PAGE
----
BLUEPRINT KICK-OFF WORKSHOP
INTEGRATED DESIGN PROCESS
International Energy Agency, Solar Heating and Cooling
Optimization of Solar Energy Use in Large Buildings
Introduction and objective..…………………………………………………………. 2
Framework of the Kick-off Workshop……………………………………………… 3
Description of the workshop………………………………………………………… 5
May 10, 2002
Ir. Bart Poel; Damen Consultants Arnhem
1. Introduction and objective
An integrated design process is not established by just providing information and tools.
Experience show that the human factor is the most important issue. Above of all there should
be a clear understanding of the nature of integrated design and the consequences. This
concerns the selection of the members of the design team (competence, motivation) and the
structure of the interrelations within the team and the structure of the process (fee structure,
responsibilities, quality control, process structure, subdivision of building cost targets, etc.)
If the conditions to start an integrated design process are fulfilled and a proper team is
selected, it is very important to have a well prepared Kick-off Workshop in order to
accomplish a common understanding about the design task and the process.
In the following chapter the objective of such a workshop and a blueprint for how to run it is
described. The issues to deal with in this workshop are taken into consideration in chapter 3.
The blueprint outlines a possible approach to a Kick-off workshop. It should not be
considered as a prescription for how to execute a Kick-off Workshop. There are of course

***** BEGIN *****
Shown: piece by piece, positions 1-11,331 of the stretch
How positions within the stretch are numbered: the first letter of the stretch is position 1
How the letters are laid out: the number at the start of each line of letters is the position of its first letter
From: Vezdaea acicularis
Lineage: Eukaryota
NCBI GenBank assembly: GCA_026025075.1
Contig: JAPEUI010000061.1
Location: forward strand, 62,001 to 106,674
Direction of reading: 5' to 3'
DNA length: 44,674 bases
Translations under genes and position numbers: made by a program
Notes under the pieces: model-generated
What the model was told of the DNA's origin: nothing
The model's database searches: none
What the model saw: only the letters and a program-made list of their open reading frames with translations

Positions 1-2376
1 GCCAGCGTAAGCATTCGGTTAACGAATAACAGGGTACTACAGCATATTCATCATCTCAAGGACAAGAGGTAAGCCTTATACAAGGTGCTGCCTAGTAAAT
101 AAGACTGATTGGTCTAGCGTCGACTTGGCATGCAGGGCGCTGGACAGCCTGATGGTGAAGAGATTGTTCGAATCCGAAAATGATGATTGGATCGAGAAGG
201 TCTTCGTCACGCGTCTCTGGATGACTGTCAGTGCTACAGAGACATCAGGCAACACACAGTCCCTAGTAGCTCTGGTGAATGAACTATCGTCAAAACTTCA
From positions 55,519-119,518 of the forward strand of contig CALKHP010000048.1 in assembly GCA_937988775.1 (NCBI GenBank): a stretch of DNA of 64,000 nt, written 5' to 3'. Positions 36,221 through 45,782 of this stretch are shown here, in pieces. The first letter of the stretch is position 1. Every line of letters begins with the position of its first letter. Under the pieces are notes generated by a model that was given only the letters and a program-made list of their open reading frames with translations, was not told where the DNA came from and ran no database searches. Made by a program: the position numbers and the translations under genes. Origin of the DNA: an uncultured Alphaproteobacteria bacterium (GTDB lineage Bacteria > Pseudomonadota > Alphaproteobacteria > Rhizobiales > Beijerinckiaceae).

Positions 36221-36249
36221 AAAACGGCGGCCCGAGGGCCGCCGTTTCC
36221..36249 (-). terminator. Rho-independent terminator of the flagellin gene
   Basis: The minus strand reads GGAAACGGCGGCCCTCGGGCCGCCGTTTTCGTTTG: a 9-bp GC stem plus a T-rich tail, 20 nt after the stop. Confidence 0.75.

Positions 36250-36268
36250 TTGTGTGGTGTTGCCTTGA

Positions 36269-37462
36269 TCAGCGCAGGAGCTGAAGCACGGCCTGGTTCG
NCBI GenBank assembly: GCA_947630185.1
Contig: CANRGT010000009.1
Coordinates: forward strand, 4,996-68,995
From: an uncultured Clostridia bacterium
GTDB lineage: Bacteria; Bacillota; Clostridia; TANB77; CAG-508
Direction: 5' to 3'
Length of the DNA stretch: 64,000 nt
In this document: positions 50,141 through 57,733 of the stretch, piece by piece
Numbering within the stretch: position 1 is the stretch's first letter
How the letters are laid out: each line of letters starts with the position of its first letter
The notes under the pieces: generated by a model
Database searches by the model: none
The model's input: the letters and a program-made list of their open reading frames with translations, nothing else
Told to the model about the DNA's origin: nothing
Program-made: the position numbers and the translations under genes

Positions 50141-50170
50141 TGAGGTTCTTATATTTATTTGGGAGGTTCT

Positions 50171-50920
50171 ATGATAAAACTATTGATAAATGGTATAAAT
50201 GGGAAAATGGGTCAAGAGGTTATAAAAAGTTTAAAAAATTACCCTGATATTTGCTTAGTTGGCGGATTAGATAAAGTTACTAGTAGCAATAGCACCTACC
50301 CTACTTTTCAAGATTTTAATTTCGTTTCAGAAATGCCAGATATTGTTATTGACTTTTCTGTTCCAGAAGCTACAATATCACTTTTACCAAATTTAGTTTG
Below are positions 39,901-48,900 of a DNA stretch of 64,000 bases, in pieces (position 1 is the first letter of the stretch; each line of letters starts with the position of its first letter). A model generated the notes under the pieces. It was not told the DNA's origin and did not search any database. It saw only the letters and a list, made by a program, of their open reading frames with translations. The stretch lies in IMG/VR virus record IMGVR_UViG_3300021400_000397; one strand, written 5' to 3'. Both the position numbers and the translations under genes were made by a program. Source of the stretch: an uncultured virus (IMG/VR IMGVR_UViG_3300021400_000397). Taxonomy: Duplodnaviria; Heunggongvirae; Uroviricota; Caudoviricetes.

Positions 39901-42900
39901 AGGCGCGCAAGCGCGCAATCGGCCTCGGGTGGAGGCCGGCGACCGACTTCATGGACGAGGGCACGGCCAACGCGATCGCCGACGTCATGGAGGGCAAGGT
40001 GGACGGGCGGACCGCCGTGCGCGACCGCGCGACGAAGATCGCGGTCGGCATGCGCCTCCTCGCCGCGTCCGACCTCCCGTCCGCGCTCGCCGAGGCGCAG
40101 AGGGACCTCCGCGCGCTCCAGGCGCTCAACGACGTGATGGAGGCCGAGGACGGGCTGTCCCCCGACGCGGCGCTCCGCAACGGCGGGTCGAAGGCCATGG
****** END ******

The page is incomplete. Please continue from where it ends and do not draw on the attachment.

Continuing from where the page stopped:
other options. The necessity and the form of the workshop depends on the characteristics of a
specific project and specific actors. The blueprint presented nevertheless takes into account
the experiences within IEA SHC Task 23.
In most of the cases the members of the design team do not meet for the first time. They
might already know each other from earlier projects, or experienced each other in negotiating
their contracts. This means that the interrelations are already established to a certain extend.
The nature of this relation can have a positive effect on the success of the team or there can be
some tensions between the actors that form an obstacle if they are not taken care of in a
proper way. A Kick-off Workshop is an effective means to deal with those predefined
relations and reduce the risks.
2. Framework of the Kick-off Workshop
The main objective of the workshop is to create common understanding at the beginning of
the design process with regard to three important notions:
a. Understanding about the integrated design process,
b. A clear perception of the design task,